Music

Moon Duo: Occult Architecture, Vol. 1

Moon Duo link kaleidoscopic, magnetic, and driving post-punk inflected psychedelia with hermetic overtones. Their best passages are not cryptic but recursive, often forceful, and occasionally mundane.


Moon Duo

Occult Architecture, Vol. 1

Label: Sacred Bones
US Release Date: 2017-02-03
UK Release Date: 2017-02-03
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On Occult Architecture, Vol. 1, Moon Duo link kaleidoscopic, magnetic, and driving post-punk inflected psychedelia with hermetic imagery and overtones. The central instruments are keyboards and guitars, underpinning the songs and providing them with shards and slices of melodic adornment. It is the first of two albums exploring themes associated with darkness and light, and its best passages and melodies are not cryptic but recursive, often forceful, and occasionally mundane.

The first two singles, "Cold Fear" and "Creepin", recall the Sisters of Mercy and Daydream Nation-era Sonic Youth, respectively, both fashioning a frigid atmosphere as well as exhibiting the album's most conventional pop hooks. "Cult of Moloch", "Will of the Devil", and "White Rose" are also characterized, to an extent, by an approach drawn from post-punk. This is particularly so in the austere drumming which occasionally sounds simpler than that of even Doktor Avalanche, the name the Sisters of Mercy gave to their drum machine. But with this trio of songs, there is a greater devotion to pulling up a melody, creating a narrow tunnel around it, and setting it off with a sense of motion for a period of contemplation and assimilation. These three songs are highlights, and they appear together in a sequence at the end of the album, combining for nearly 24 minutes.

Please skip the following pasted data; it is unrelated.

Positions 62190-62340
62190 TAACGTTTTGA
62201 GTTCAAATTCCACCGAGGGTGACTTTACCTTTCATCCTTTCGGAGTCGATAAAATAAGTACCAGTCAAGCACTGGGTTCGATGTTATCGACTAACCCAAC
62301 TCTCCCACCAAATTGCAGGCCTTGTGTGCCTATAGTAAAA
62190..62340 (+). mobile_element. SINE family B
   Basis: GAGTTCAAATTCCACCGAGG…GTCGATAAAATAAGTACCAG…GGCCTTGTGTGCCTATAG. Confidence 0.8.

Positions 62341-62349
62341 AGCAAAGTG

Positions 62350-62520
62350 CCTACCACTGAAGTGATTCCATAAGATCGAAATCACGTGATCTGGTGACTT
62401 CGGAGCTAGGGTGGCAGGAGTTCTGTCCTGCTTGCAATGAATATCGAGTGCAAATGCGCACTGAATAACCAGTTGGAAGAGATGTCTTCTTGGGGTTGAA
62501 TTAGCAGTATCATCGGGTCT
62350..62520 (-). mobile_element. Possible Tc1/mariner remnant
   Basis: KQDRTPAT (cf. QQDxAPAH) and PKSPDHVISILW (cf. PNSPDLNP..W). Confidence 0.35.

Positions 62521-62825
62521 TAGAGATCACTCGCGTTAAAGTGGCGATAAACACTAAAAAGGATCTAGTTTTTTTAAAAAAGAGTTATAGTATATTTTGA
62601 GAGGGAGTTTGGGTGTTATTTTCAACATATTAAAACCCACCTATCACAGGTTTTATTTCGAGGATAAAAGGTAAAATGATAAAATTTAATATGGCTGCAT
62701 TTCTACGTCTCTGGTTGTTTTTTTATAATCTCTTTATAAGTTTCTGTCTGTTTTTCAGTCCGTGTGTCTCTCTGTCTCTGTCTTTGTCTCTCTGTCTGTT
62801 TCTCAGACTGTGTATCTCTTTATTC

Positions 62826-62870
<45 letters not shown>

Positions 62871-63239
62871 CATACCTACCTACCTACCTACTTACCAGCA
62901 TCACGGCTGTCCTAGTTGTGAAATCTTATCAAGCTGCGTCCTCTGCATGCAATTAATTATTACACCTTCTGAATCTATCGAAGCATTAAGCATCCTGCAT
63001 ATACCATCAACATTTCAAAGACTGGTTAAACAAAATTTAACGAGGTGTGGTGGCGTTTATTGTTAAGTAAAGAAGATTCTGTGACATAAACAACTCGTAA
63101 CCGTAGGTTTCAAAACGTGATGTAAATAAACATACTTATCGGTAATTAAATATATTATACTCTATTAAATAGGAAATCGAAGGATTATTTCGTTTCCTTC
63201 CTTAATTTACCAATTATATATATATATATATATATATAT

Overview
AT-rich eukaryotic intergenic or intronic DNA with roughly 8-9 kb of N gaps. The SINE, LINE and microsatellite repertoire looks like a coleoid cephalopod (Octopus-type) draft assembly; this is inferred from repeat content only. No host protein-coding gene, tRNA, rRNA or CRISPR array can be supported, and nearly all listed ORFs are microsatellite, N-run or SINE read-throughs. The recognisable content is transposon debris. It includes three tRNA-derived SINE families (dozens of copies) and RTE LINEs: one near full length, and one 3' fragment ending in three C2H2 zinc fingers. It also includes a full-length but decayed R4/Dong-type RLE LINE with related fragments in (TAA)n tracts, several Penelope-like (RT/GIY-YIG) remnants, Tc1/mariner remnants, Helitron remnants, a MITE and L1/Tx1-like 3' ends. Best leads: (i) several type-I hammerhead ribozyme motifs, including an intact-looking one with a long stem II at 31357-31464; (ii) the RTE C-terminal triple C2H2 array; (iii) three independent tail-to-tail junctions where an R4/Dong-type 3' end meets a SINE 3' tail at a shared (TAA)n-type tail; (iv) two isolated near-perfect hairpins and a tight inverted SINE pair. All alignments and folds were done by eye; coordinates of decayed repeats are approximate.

"White Rose" is the most charismatic expression of the band’s approach to psychedelic musical arrangement, the most uncompromising at ten minutes, with no wasted moments, and it achieves a graceful, somnolent rapture. It opens with the sound of slashing wind and a steady unchanging beat, for a moment conjuring an uncanny resemblance to "L.A. Woman" by the Doors. In no hurry, the band introduces a melodic phrase and just repeats it, as if imparting to the listener a single pattern for consumption and the time to digest it. The song exhibits no multifaceted approach to composition and does not develop themes that foreshadow and allude over the course of its running time. It merely establishes a mood and, if the listener is on-board with Moon Duo, a sustained suspension of outside things.

There are two points mentioned above that invite additional scrutiny. The first point is the matter of simplicity. Whereas the highlights of Occult Architecture, Vol. 1 are artful in their simple arrangements and concepts, stretches of the album could be fairly characterized as too straightforward and simplistic. That is certainly the case for "Cross-Town Fade", an almost eight-minute song with no hook, no allure, and unfortunate in its mid-album sequencing. The second point concerns the listener's willingness follow Moon Duo, and how far to follow them. One with an openness and patience for this type of music, undoubtedly, will be more willing and inclined to perceive their imagery, conceptual curiosities, and principles as opportunities to submit and to drift, rather than -- more prosaically, for others -- as skillful and accomplished psychedelia with occasional lapses into listlessness.

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